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Photoshop CS5 for Photographers provides comprehensive Photoshop training targeting the needs of photographers. In this course, author Chris Orwig demonstrates the fundamental skills used to enhance digital photos, including managing and correcting color, sharpening, making selections and adjustments, retouching, and printing from Photoshop. In addition to teaching the techniques that enable photographers to refine and publish their photos, the course includes live-action segments that encourage thinking photographically and shooting with Photoshop’s capabilities in mind. Exercise files are included with the course.
Our next step is to really get a hand on how we can size and resize our photographs inside of Photoshop. Yeah, before we do that, we have to dig into this topic of image size, because I can't tell you how many students that I have had that do all this work in Photoshop, yet from the get-go, they resize their image incorrectly. So, all their Photoshop work really isn't worth much at all. So, image size really is one of those foundational or key concepts inside of Photoshop. So, sometimes it's helpful to talk about it by way of an analogy.
Now, here's the best analogy that I've come up with. My wife is a teacher. She teaches elementary school. Every once in awhile I visit her classroom, and it's a ton of fun. In one visit, they were working on this art project where they had these kidney beans. What they would do is they would take these beans and glue them to a paper plate in order to create a design. As I walked away from the classroom, I thought, ah! That's a perfect analogy for how image size works inside of Photoshop. Let me explain. Let's say we go to the teacher and we say, Mrs. Orwig, I need some kidney beans.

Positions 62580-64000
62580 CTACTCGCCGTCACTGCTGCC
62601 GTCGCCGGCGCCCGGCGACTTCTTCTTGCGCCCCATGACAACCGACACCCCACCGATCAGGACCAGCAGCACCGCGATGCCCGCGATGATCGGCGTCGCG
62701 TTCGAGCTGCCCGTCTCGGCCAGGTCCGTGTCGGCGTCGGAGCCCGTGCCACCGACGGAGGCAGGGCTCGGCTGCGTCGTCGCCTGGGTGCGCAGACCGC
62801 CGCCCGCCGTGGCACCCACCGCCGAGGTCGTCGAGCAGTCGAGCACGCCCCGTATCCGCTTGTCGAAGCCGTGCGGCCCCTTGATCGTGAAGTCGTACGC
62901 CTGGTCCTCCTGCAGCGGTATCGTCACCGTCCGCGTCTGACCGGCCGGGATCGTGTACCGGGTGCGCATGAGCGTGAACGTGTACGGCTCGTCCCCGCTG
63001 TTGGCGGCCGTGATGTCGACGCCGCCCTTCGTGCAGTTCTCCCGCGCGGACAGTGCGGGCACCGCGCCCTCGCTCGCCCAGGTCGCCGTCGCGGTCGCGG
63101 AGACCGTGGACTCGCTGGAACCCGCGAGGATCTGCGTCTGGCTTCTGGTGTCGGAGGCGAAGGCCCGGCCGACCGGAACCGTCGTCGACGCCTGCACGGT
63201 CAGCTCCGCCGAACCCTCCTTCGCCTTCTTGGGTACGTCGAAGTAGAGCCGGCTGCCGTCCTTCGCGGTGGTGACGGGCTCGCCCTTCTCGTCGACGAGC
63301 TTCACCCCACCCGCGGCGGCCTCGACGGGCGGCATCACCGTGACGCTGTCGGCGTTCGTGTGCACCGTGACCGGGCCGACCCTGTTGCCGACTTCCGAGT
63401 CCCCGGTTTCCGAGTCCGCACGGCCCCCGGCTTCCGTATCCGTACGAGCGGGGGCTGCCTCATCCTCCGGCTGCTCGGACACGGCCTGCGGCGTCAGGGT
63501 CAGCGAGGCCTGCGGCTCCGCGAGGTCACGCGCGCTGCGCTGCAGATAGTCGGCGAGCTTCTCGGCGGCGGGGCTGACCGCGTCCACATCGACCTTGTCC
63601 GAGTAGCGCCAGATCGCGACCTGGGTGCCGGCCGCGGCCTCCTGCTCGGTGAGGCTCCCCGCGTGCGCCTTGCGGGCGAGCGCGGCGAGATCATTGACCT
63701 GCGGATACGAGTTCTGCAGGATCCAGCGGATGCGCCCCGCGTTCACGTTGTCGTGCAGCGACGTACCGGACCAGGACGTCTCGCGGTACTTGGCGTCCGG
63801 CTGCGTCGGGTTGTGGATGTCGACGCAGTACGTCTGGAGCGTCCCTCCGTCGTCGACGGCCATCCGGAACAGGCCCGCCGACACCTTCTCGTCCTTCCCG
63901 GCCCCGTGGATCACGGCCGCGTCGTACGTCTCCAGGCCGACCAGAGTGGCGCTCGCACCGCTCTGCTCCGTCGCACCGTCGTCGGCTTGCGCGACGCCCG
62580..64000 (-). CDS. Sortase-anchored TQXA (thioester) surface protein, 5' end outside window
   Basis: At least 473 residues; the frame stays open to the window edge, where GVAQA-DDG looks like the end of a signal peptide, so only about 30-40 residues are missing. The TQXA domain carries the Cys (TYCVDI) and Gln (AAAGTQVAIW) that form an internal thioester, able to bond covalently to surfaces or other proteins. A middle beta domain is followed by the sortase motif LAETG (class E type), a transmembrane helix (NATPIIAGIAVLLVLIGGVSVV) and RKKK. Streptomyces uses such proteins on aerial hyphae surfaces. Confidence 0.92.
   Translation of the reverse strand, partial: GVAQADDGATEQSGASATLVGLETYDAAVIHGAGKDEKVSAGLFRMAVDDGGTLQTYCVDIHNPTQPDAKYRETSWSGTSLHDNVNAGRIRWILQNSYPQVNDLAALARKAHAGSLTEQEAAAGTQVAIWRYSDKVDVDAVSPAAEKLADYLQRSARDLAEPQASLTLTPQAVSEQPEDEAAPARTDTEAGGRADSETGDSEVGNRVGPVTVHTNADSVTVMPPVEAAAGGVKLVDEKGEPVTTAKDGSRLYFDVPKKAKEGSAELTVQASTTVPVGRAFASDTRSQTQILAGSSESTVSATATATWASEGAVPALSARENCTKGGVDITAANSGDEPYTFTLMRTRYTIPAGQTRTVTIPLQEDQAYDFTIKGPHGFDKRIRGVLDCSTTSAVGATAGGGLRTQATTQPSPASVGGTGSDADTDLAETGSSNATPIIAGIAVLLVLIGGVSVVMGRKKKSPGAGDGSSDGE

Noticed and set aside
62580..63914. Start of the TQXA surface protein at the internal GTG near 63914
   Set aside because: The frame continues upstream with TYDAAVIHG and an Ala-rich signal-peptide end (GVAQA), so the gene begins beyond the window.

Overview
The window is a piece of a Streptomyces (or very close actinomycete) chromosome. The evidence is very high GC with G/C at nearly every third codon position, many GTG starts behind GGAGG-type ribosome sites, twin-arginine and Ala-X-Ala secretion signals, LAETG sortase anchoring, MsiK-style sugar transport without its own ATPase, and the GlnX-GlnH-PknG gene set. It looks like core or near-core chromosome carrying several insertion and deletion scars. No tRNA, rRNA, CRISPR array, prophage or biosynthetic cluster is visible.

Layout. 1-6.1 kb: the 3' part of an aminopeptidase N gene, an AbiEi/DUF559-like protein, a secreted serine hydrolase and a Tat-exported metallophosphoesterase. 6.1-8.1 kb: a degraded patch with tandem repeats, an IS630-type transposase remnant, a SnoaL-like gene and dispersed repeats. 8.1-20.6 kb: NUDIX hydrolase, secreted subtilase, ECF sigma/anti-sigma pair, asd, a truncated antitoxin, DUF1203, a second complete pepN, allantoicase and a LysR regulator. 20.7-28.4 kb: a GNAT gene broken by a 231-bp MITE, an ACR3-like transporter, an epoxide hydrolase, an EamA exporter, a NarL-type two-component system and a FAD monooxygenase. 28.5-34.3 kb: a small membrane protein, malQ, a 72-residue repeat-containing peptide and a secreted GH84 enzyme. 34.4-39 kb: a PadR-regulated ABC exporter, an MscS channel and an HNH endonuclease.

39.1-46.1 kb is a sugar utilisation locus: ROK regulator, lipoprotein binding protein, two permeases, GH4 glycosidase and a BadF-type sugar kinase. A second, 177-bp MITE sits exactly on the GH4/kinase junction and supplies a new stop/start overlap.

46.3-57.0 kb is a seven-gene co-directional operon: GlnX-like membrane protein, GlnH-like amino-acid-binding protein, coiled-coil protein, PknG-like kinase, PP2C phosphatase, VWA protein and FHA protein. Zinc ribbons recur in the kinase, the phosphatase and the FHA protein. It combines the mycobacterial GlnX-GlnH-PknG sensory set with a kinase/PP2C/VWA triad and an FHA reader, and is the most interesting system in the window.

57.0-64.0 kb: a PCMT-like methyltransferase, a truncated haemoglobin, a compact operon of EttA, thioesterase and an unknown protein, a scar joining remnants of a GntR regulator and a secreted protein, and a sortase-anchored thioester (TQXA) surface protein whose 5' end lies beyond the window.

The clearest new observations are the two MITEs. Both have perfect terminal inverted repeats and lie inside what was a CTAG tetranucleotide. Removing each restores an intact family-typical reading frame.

So, we then capture or collect our information. In this case, we have seven kidney beans. We walk back to our desk and we resolve to create a design on a large paper plate. Well, once we do that we realize this doesn't really work. There are gaps between those kidney beans. So, we go back to the teacher. We say, hey! Mrs. Orwig, do you have some more kidney beans? She says, of course. So, we collect or capture the data. Then we go back to our desk, and we resolve to put these kidney beans on a smaller paper plate.
In this case, the image looks much better. All right, well, you may be wondering, okay, look I am kind of on tracking with you, but, how does this completely connect to Photoshop? Well, it connects on a couple of levels. For starters, when we are capturing information, typically, the more information we have, the more flexibility we'll have and many times the better results. For example, like with my niece Evie here. You can see that she created this amazing turkey by gluing all these little pieces to this paper plate. In more particular terms, in regards to Photoshop, we have this dialog called the Image Size dialog.
In a first glance, this may seem a little strange or a little foreign. So, what I want to do is break this down for size. Up top, we have what are called the Pixel Dimensions. You can think of this as the raw or tangible data. This is how many kidney beans we have in our hand. This is how much stuff we have to work with. Then next underneath that we have our Document Size. This has to do with the actual dimensions of that paper plate, right, or how we are resolving to use something in the distribution of the information that we have.
So again, Pixel Dimensions up top have to do with the actual information. Then the Document Size down below has to do with our paper plate and also resolution, how close we are going to put some of this information together. Now, while this analogy is in no way perfect, what I hope is that it begins to demystify the Image Size dialog box a little bit. Now, that have been said, I realize that at this point this topic is still kind of theoretical and a little bit abstract.
So, what we need to do now is actually take a look at how we can start to resize our images, and we are going to do that in the next few movies.
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